Wei, Bing (Southwest Petroleum University) | Zhang, Xiang (Southwest Petroleum University) | Gao, Ke (Southwest Petroleum University) | Li, Yibo (Southwest Petroleum University) | Pu, Wanfen (Southwest Petroleum University)
CO2 injection, either miscible or immiscible, has been recognized as a promising method to enhance oil production for tight reservoirs, with major projects in progress worldwide. This work targeted a tight sandstone reservoir in China, located in the Lucaogou formation of Jimsar sag, Junggar Basin. CO2 injection using huff-puff method was planned to stimulate the oil production because of the rapidly declining productivity of the existing horizontal wells. Although some laboratory works have been conducted for this site, there still lacks the knowledge of mobilizing process of the matrix oil when natural fractures are present. Herein, we present an experimental study of CO2 huff-n-puff in a fractured sandstone rock with the primary objective of elucidating the oil recovery dynamics in different phases under reservoir conditions. The results indicated that the oil recovery rate rapidly decreased with cycle numbers and CO2 huff-n-puff primarily recovered the oil in the large matrix pores. After three cycles, an incremential 32.2% of the original oil-in-place (OOIP) was produced. Based on the dynamics of oil mobilization, the main-determining-forces (MDFs) in this process were re-defined. CO2 displacement, CO2-oil interaction driven by diffusion, and depressurization dominated the first cycle, whereas from the second cycle the first two forces became insignificant. This implied that the soaking phase could be minimized or even eliminated from the second cycle in order to reduce the shut-in time in field application.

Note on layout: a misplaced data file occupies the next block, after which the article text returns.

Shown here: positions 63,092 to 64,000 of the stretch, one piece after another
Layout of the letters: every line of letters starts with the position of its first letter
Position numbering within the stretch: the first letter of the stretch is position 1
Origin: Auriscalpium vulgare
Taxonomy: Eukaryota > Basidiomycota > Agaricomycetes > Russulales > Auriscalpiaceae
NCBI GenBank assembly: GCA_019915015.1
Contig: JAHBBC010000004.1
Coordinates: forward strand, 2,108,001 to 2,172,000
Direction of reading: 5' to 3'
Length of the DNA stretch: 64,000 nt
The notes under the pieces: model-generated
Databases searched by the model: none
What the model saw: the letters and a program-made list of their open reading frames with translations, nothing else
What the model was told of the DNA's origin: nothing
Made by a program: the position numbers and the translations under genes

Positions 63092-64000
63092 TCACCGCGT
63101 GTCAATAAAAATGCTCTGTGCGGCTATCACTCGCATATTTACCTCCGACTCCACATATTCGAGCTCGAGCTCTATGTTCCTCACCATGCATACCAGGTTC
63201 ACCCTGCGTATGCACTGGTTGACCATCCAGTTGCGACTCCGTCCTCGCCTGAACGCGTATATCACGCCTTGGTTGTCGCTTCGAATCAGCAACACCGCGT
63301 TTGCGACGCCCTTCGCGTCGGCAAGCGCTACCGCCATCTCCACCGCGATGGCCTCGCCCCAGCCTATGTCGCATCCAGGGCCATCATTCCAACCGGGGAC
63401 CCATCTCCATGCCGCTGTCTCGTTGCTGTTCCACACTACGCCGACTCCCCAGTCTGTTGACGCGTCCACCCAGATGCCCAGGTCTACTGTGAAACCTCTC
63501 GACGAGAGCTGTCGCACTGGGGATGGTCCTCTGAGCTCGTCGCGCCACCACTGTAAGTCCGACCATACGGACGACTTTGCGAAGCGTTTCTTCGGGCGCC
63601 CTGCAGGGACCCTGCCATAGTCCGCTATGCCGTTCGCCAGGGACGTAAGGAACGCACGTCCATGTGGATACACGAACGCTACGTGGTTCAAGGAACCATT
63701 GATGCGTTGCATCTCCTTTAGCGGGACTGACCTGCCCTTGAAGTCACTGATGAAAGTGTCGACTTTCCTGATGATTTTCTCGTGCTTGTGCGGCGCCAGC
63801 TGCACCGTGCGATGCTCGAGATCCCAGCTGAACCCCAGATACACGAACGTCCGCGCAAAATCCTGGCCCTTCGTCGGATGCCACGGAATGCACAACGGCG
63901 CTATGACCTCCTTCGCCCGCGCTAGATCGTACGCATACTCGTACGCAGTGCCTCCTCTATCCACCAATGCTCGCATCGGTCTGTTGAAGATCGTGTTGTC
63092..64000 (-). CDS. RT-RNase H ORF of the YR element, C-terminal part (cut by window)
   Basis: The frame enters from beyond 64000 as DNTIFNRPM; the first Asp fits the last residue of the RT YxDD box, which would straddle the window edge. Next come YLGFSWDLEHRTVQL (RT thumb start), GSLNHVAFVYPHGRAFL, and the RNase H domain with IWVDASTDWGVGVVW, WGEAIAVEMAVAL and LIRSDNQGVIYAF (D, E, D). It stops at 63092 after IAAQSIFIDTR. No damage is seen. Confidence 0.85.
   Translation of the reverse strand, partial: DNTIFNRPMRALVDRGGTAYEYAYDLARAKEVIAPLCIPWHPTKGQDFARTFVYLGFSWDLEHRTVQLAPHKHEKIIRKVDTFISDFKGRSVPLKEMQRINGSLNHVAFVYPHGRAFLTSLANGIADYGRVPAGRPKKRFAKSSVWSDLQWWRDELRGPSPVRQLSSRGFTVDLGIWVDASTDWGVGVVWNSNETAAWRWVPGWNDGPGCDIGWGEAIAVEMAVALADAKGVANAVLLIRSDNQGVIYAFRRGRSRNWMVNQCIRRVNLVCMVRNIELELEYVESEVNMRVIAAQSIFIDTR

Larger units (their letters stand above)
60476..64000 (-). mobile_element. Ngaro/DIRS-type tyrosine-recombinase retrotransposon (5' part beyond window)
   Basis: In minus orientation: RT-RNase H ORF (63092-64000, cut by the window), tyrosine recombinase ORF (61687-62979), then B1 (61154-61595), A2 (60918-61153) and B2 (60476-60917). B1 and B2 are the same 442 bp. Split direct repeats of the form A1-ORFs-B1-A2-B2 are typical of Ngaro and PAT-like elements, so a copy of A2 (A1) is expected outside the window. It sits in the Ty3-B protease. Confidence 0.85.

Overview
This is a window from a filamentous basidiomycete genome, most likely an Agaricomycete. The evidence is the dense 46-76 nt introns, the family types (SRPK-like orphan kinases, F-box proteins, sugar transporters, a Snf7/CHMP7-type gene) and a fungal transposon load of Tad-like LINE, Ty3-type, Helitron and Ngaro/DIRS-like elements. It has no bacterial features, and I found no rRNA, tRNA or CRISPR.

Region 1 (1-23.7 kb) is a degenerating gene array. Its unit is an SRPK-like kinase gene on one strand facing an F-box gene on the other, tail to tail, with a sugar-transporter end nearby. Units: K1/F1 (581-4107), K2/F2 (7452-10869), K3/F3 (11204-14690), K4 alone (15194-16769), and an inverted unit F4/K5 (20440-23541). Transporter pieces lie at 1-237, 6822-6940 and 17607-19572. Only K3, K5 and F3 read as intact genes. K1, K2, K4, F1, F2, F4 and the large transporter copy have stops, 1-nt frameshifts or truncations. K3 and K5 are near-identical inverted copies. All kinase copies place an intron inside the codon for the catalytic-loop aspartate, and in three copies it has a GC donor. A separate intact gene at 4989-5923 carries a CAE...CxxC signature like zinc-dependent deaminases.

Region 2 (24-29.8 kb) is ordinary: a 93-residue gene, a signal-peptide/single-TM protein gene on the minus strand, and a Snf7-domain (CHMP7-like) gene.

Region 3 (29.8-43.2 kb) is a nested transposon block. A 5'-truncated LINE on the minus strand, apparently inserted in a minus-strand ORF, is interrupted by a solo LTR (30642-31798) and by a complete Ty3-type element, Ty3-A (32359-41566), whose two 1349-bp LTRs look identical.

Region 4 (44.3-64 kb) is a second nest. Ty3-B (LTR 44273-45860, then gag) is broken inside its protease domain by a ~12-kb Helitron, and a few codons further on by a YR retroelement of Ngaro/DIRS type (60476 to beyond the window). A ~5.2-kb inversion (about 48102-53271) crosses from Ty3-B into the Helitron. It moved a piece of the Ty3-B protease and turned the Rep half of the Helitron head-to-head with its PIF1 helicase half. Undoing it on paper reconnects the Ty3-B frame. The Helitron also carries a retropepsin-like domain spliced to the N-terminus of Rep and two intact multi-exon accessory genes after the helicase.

This course discusses the fundamental sand control considerations involved in completing a well and introduces the various sand control techniques commonly used across the industry, including standalone screens, gravel packs, high rate water packs and frac-packs. It requires only a basic understanding of oilfield operations and is intended for drilling, completion and production personnel with some sand control experience who are looking to gain a better understanding of each technique’s advantages, limitations and application window for use in their upcoming completions.